First published by FilmLand Empire
In Taxi Driver (1976), the contradictory and unstable Travis Bickle (Robert DeNiro) – an ill-educated Vietnam veteran and porn-addicted romantic – is a product of the same gutter-level environment that he so despises. Though illiberal and unhinged, in his desire to clean up the streets Bickle is not unlike the idealistic political campaigners with whom he keeps crossing paths – and in the end, while we have seen for ourselves both his psychotic volatility and its bloody consequences, he will be publicly declared a hero. Made just two years later, Jeff Lieberman’s eerie Blue Sunshine plays with similar themes, while inverting Taxi Driver‘s dynamics.
Like Bickle, our hero Jerry Zipkin (played by Zalman King, best known for later producing and directing popular erotica) is a society dropout whom we see stalking and hassling a candidate for high political office, and buying a gun to be customised for his own subsequent act of one-man vigilantism. Unlike Bickle, though, ‘Zippy’ is highly educated, of a decidedly liberal bent, and, despite the suspicions of the police who pursue him, innocent of any murderous intent. Here, rather, it is the less marginalised, more respectable members of the late-Seventies middle class who are seen as the ticking time bombs, as the history that made them who – and got them where – they are today explodes in America’s face.
Thirtysomething pillars of bourgeois society are going on frenzied, senseless rampages. All that seems to unite their lunacy is the perpetrators’ Stanford backgrounds, the sudden onset of alopecia totalis, and the phrase “blue sunshine” – first heard uttered, bizarrely, by a pet parrot (foreshadowing Twin Peaks‘ material police witness ‘Waldo the mynah bird’). Believed responsible for killings in fact committed by his crazed photographer friend Frannie (Richard Crystal), the fugitive Jerry tries to get to the bottom of the crimes himself, aided by his girlfriend Alicia (Deborah Winters) and his friend the doctor David Blume (Robert Walden), while doggedly pursued by Lieutenant Clay (Charles Siebert). What Jerry discovers is that all these bald-headed killers had, back in 1967, partaken of a campus-cooked batch of LSD known as ‘blue sunshine’, which has gradually, over the course of the subsequent decade, scarred their chromosomal makeup. His investigations lead him to statesman Edward Flemming (Mark Goddard) and his ex-college-footballer minder Wayne Mulligan (Ray Young).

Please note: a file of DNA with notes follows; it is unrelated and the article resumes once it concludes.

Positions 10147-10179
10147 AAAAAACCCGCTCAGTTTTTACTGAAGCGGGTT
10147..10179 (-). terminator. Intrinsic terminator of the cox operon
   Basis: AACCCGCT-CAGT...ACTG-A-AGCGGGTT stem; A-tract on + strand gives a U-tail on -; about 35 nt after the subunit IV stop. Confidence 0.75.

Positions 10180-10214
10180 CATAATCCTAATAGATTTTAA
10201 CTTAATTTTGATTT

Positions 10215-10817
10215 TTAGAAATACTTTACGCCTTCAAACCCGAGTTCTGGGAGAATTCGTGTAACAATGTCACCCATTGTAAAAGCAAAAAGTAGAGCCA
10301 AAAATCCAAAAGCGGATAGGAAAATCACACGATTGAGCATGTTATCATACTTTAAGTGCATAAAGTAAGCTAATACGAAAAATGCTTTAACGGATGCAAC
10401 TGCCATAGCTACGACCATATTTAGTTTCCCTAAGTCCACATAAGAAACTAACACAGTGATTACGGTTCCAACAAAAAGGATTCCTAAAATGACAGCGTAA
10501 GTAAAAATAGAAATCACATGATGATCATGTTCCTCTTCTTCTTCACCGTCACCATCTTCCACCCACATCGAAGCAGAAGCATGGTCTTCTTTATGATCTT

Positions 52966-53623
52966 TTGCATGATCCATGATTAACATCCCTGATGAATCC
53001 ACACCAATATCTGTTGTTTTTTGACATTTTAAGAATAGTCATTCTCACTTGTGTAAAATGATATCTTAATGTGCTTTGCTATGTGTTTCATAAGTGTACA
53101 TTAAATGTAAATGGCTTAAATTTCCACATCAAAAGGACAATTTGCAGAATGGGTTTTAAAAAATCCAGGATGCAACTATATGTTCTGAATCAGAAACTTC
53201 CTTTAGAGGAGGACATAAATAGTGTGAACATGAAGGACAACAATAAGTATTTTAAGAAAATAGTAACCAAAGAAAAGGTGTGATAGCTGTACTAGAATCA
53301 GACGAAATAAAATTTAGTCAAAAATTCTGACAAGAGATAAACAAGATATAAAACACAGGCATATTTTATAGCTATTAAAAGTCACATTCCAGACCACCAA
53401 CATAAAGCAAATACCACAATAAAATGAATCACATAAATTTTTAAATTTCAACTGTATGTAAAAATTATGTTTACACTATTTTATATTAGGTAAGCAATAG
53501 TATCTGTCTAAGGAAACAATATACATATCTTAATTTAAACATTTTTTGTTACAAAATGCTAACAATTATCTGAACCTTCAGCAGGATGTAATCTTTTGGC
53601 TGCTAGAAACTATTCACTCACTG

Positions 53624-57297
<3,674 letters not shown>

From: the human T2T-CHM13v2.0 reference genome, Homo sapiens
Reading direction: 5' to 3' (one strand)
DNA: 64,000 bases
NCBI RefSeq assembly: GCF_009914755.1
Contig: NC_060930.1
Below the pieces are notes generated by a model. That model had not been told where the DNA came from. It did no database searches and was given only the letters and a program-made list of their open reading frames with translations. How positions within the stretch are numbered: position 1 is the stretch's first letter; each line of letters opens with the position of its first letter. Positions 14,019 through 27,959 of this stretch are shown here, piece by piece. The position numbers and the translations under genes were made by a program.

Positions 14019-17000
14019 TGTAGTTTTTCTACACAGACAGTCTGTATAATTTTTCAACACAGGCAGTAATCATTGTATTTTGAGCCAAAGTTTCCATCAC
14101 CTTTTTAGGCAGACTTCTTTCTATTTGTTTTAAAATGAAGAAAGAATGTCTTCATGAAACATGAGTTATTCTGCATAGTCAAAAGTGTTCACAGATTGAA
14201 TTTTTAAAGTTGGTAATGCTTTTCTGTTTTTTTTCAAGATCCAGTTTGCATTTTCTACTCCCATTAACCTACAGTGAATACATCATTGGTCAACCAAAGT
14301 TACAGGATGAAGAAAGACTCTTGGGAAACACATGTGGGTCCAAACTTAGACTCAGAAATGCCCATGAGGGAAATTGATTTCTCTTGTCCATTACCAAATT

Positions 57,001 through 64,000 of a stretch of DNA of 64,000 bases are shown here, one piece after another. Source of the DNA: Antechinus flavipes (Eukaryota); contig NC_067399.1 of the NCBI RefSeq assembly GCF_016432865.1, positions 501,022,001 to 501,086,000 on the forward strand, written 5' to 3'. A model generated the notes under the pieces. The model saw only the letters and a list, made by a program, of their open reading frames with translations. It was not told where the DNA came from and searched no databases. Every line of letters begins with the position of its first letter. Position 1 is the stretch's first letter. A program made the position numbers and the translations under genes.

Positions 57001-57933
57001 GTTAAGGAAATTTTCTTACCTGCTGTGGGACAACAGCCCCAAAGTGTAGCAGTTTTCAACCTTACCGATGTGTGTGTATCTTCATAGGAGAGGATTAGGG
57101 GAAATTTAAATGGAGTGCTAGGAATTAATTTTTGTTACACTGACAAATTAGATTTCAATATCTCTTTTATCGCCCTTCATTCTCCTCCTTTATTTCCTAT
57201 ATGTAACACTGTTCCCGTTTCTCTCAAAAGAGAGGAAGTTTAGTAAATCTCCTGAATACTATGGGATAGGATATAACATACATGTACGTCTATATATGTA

“Ed Flemming is the future,” states a voice on the television set, as Ed’s ex Wendy (Ann Cooper) watches wistfully with the children whom she is minding. Later the children’s mother will console Wendy by suggesting that her own divorce felt less like a betrayal than the breakup of the Beatles. “But then”, the mother says, “I realised that they had become part of the past” – to which Wendy responds: “How can I forget Eddy when his gorgeous puss is plastered all over the city?”. A sly cutaway to one of Edward’s campaign posters – where his image has been grotesquely defaced and demonised by graffiti – suggests that there is also ugliness to this ‘gorgeous’ Congressional candidate and Presidentialhopeful. Golden boy Edward certainly keeps a high profile, while sweeping Wendy and other aspects of his past under the carpet. Yet his history has left its trail. In Frannie’s studio, Jerry finds a psychedelically distorted picture of Edward’s younger face (with the caption ‘blue sunshine’) – and, in a masterful match-cut dissolve, this acid freakout posterboy bleeds and blurs into the ‘salesman’ demagogue that Edward has become ten years later. These many faces of Edward ring the changes – and continuities – of changing times.